The antidiabetic effects of TZDs are well established, although the full spectrum of actions is not fully understood, especially when the effects on mitochondrial function are considered. There are several important findings from our study testing the in vivo effect of pioglitazone on mitochondria and genes involved in fatty acid metabolism in subcutaneous adipose tissue from diabetic patients. First, using quantitative real-time PCR, we observed a significantly higher mitochondrial copy number per cell in adipose tissue obtained from healthy young control subjects compared with diabetic patients. Furthermore, treatment of diabetic individuals with pioglitazone restored the reduced level of mitochondrial number to that observed in nondiabetic control subjects. It has been previously reported that the real-time PCR method used in our experiment is highly sensitive to determine the mitochondrial copy number in several tissue including adipocytes (23,27). We found that the increase in mitochondrial DNA was mirrored by an increase in the citrate synthase activity, a mitochondrial protein encoded by a nuclear gene that is widely recognized as a marker of mitochondrial activity and correlated to mitochondrial number in human muscle (28). Previous studies (29) in rodent adipose tissue showed a similar increase in citrate synthase activity with pioglitazone. The relationship between mtDNA copy number and citrate synthase activity is quite variable across tissues, as the mtDNA content and the activity of mitochondrial machinery represent structural and functional aspects of the organelle (30). Although the activity of mitochondrial enzymes and mitochondrial number are generally linked, activity of the enzymes is determined by more than just the mass of the enzymes, adding complexity to the regulation of ATP synthesis and fat oxidation.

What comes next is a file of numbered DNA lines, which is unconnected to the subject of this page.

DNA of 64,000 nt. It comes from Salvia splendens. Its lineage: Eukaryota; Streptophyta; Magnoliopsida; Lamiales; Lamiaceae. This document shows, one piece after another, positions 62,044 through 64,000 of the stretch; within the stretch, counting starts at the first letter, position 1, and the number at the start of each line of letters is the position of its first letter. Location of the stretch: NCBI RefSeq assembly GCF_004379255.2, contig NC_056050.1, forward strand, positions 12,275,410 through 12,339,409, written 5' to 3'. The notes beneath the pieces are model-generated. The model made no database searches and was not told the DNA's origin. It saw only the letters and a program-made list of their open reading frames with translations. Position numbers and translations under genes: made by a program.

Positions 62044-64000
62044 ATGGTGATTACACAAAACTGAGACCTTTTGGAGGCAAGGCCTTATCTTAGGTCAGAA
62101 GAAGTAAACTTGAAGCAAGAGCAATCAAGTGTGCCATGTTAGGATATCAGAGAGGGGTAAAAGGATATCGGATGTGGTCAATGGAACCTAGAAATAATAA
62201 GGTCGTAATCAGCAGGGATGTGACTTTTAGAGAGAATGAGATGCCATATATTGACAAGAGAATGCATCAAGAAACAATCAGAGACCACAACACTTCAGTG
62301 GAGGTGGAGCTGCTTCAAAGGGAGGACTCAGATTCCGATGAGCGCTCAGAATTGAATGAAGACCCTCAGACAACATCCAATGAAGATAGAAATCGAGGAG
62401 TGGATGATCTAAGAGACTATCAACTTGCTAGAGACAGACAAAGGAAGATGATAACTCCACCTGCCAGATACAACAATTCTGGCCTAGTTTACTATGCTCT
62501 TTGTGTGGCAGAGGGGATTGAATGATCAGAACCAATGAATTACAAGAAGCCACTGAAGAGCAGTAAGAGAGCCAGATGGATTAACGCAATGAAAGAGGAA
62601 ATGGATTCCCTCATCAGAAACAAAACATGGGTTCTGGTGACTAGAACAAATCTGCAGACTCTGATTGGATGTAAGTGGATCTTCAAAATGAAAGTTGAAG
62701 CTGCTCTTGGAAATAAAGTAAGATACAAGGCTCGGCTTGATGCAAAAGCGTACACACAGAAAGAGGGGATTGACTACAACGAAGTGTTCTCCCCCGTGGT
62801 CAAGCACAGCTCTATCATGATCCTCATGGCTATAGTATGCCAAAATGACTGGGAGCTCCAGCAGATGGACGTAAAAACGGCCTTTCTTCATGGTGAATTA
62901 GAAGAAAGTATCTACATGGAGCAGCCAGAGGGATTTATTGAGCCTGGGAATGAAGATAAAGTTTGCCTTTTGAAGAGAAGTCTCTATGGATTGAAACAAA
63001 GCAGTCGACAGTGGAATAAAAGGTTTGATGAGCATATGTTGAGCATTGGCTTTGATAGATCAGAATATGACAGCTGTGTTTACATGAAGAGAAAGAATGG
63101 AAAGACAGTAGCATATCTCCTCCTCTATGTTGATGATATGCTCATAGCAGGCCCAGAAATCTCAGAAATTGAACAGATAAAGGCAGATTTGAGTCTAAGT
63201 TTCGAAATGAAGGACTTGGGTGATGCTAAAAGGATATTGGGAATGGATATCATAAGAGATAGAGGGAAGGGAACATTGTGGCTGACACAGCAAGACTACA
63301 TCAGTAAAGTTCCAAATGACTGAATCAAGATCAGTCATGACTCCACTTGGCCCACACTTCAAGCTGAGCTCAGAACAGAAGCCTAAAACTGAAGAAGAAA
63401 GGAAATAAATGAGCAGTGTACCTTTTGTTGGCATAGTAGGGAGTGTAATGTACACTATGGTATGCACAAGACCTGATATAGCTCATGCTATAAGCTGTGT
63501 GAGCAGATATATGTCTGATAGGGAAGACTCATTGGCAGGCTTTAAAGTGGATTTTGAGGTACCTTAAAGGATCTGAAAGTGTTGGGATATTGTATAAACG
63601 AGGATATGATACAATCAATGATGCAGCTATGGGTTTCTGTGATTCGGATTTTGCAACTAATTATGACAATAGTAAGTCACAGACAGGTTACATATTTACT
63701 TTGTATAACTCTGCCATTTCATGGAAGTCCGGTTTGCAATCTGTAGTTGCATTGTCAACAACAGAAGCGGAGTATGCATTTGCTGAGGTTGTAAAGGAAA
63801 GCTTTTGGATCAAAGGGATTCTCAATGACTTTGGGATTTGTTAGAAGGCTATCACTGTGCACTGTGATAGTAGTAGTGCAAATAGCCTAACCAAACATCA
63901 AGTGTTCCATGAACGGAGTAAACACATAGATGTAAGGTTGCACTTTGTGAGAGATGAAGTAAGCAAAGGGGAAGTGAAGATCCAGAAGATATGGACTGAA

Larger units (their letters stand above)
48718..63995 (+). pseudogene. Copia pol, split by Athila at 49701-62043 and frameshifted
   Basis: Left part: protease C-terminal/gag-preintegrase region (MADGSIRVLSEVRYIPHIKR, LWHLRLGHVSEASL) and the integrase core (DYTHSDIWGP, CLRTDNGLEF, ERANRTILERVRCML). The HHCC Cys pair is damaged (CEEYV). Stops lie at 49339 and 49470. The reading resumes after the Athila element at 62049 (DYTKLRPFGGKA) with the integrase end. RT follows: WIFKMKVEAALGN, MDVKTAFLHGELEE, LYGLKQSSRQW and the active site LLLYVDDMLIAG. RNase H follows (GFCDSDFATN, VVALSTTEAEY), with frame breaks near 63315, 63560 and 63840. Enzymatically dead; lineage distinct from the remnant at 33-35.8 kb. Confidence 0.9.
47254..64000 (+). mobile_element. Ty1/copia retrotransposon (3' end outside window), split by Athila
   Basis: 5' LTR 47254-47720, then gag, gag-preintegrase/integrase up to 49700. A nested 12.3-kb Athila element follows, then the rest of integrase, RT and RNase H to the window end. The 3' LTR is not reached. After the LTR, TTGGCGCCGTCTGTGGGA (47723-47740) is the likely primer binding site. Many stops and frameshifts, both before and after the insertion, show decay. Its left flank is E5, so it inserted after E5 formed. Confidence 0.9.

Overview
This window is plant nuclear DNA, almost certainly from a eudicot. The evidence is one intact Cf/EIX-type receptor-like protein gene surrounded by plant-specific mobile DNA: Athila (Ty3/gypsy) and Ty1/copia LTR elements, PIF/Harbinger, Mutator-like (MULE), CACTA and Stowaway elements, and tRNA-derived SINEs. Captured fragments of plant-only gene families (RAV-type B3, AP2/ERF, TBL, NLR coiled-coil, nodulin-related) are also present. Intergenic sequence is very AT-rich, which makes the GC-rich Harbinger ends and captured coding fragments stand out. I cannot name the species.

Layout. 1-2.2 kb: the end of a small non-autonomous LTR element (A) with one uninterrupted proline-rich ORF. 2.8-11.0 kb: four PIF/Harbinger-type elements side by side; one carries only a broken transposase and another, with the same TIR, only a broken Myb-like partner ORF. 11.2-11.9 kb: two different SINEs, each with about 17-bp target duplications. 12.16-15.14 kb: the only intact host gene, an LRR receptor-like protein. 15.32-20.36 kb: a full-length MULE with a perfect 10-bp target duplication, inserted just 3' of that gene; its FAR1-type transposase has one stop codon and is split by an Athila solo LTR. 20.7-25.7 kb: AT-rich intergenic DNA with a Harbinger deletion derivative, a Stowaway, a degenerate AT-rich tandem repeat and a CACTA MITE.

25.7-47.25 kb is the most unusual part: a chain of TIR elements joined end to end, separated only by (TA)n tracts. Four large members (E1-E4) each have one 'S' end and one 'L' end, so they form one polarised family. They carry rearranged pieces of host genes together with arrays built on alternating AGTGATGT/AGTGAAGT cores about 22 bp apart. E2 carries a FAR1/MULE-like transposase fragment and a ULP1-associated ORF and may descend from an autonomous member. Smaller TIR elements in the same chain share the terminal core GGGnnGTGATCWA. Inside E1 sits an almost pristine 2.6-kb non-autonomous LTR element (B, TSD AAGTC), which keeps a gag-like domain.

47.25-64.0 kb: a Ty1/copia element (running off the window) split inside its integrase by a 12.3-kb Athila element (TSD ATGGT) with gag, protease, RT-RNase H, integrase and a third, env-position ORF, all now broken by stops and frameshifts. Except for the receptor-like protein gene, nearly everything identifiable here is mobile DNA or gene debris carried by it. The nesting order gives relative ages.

Our data are consistent with results from in vivo experiments performed on rat and dogs treated with TZD (31). Morphological studies confirmed a higher number of mitochondria per perirenal adipocyte in both species after TZD treatment (31). In another in vitro experiment, 3T3-L1 adipocytes exposed 48 h to PPAR-γ agonists increased mitochondrial density and altered mitochondrial morphology toward brown adipocytes with concomitant increased expression of several mitochondrial proteins (7,32). Interestingly, in our in vivo study as well as in white adipose tissue tested in vitro (8,9), the expression of UCP-1, a gene whose expression is typically restricted to brown adipocytes, increased after TZD.

The molecular mechanisms involved in mitochondrial biogenesis in fat tissue have only been partially elucidated. Physiological studies (14,17) imply that PGC-1α has a principal role in this process in muscle. In humans, cultured in vitro, the overexpression of PGC-1α or the addition of TZD increased mitochondrial number (7,20). Alternately, preexisting “quiescen” brown adipocytes may have increased their mitochondria number (33).

These observations are important from several perspectives. First, Semple et al. (4) observed a threefold reduction in PGC-1α mRNA in adipose tissue of morbidly obese patients, suggesting that mitochondrial number might also be reduced in severe obesity. Our study, performed in less severely obese type 2 diabetic subjects underscores the possibility that reduced PGC-1α and mitochondrial biogenesis are primary defects in obesity and insulin resistance. One shortcoming of these studies is that our nondiabetic control group was slightly leaner and significantly younger than the diabetic subjects. In parallel to these findings in skeletal muscle, nuclear genes encoding mitochondrial oxidative phosphorylation are downregulated in the muscle of individuals with diabetes or a family history of diabetes (1,2,34). The present data demonstrate that pioglitazone increases PGC-1α expression and mitochondrial copy number. Second, an increase in mitochondrial number per cell might increase aerobic metabolism. Large adipocytes are known to use glycolytic pathways, as evidenced by an increased production of lactate in both in vitro and in vivo experiments (35,36). It has been reported that lactate production is increased in obesity (37). In one study (38), plasma lactate tended to decrease after TZD treatment, but in our study we did not observe any changes in fasting lactate (data not shown). Lastly, changes observed in expression of genes involved in mitochondrial biogenesis were mirrored by an increase in the expression of genes required for fat oxidation (PPAR-α, CPT-1, MLYCD, and MCAD).